The possibilities brought up by the book intrigued me more than the story itself, but I still enjoyed the story, I just felt things progressed to quickly in places, but there's no strict timeline, so the plot may take place over an even longer period of time than I think. The book read quickly, though some of the techno-jargon made me start to zone out, and the aliens' tendency to speak over each other, kind of grates, even if it is probably the best representation of that particular organizational approach. The Infinity Link isn't going to break into my favorite books of all time list (if I had one of those), but I feel the time spent reading it was well-spent.

* Though they never tell me something useful, like lottery numbers. It's more like "That one girl in your class with the scar will wear a yellow sweater tomorrow", and lo and behold, she does. The Legion of Superheroes would laugh their asses off at me.

** At least the aliens aren't particularly condescending about it.

*** Also known as the microwave background radiation that is the remnant of the universe's formation, and can be heard as music, apparently.

**** Not coincidentally, while I'd hope the aliens were friendly, I wouldn't be surprised if they decided to kill us, and take our planet for their own. It's the kind of thing we do.

Thursday, February 25, 2010

Perhaps Not What They Expected To Be The Selling Point

I used to own Halo for the XBox. It was the game that introduced me to the XBox, playing multiplayer with a bunch of Papafred's computer science buddies. I died a lot, the poor schmuck who didn't even understand the controls* against these guys who beat the game on its highest difficulties.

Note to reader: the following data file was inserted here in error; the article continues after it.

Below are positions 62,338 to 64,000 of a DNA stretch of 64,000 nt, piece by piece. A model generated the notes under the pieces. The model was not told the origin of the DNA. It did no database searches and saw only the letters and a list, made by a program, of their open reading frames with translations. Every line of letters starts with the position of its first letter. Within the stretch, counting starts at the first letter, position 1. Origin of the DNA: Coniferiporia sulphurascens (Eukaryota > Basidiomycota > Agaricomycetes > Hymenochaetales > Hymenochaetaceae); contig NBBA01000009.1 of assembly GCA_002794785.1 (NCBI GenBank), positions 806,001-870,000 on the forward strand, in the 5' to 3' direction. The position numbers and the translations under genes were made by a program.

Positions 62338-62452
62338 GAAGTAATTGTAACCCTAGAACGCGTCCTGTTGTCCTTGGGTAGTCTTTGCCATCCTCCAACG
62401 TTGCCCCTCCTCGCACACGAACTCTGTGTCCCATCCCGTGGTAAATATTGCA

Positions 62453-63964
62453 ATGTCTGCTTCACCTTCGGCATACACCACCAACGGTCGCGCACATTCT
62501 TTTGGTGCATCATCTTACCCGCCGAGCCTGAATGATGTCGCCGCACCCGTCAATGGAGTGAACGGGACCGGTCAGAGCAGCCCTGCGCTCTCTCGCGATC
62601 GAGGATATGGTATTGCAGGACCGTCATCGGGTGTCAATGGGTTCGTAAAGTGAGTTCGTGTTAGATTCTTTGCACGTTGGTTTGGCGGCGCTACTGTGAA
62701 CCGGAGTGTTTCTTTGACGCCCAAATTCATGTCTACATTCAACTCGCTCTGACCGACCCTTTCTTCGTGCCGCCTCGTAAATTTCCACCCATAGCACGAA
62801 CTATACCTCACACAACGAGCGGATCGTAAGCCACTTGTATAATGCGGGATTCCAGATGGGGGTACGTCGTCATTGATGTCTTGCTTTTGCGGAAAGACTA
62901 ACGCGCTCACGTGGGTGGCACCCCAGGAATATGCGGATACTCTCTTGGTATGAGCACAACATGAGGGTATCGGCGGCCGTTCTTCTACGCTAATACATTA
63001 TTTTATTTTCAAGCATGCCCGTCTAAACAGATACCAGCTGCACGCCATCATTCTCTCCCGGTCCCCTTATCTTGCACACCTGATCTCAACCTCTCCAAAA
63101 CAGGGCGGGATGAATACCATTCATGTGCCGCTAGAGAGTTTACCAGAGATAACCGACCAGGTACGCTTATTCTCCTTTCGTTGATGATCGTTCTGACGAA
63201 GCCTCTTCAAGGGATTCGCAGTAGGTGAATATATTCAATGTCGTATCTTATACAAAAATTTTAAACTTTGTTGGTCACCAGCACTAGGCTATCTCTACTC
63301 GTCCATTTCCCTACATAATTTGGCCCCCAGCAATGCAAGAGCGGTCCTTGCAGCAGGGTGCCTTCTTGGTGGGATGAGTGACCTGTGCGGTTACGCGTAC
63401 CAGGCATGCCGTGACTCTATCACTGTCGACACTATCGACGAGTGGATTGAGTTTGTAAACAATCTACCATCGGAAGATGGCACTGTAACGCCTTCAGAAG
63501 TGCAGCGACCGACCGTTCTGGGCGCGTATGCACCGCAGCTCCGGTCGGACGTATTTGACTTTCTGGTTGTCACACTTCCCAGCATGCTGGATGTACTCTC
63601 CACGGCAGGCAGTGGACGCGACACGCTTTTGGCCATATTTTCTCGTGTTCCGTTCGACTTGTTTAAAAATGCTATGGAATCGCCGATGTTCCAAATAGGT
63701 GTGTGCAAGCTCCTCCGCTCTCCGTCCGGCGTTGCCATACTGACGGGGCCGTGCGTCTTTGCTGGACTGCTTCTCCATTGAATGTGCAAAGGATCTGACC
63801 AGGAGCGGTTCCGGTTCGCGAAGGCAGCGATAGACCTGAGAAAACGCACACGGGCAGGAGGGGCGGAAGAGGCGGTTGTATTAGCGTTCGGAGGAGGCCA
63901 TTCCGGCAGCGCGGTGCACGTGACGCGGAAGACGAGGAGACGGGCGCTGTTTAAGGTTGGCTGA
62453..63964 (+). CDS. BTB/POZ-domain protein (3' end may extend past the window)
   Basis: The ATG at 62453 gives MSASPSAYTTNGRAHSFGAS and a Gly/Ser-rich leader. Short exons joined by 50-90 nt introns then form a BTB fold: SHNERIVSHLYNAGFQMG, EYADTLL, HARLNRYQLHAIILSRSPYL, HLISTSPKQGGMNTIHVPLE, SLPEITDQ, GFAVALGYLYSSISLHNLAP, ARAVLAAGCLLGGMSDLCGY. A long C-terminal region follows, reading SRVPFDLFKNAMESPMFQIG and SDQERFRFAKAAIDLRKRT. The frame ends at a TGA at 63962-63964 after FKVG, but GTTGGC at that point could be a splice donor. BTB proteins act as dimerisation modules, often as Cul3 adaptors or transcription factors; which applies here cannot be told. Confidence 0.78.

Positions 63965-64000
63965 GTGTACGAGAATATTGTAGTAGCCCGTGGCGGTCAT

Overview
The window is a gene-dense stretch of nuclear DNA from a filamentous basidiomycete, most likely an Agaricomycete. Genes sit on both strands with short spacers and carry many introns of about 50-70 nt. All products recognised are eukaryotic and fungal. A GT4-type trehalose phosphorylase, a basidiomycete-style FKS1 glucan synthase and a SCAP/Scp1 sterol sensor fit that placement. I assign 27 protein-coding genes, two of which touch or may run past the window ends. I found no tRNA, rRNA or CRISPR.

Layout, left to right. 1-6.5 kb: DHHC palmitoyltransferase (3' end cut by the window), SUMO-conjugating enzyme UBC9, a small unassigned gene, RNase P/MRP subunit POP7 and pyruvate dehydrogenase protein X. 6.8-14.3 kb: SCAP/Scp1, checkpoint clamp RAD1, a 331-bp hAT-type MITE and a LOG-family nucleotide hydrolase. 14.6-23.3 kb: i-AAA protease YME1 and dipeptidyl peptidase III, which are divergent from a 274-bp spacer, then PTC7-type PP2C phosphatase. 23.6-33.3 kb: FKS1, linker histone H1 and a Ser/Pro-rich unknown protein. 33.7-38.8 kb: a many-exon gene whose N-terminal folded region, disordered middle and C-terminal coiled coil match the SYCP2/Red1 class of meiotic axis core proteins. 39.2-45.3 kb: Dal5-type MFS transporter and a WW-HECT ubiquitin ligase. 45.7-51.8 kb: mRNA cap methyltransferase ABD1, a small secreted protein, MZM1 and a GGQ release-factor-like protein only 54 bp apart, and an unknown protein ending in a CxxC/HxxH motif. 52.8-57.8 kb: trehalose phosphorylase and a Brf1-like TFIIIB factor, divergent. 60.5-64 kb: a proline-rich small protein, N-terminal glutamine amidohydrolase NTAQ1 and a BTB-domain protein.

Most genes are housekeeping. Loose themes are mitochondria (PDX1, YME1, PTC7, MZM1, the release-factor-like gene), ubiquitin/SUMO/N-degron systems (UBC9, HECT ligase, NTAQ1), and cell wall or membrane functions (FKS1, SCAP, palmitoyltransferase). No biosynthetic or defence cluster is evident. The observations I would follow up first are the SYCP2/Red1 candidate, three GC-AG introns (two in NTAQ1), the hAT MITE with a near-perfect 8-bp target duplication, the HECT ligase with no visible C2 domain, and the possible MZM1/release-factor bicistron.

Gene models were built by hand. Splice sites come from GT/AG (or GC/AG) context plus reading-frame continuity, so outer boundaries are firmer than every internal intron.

In spite of all that, I did buy the game sometime after I purchased my own XBox. By then, Halo 2 was already out, and people were probably anxiously anticipating Halo 3, so it was kind of old news, but what the hell. I played it a bit, mostly when I had someone else to play either with or against. Not a lot, but enough to beat the game. I think the massive multiplayer games I'd started with kind of ruined it for me. Playing against one person made the arenas feel terribly empty, when I was used to at least 4-on-4 games. That was never a problem with Goldeneye. Or maybe I wasn't used to being the best player in the match. It was strange, not constantly thinking I was seconds away from dying.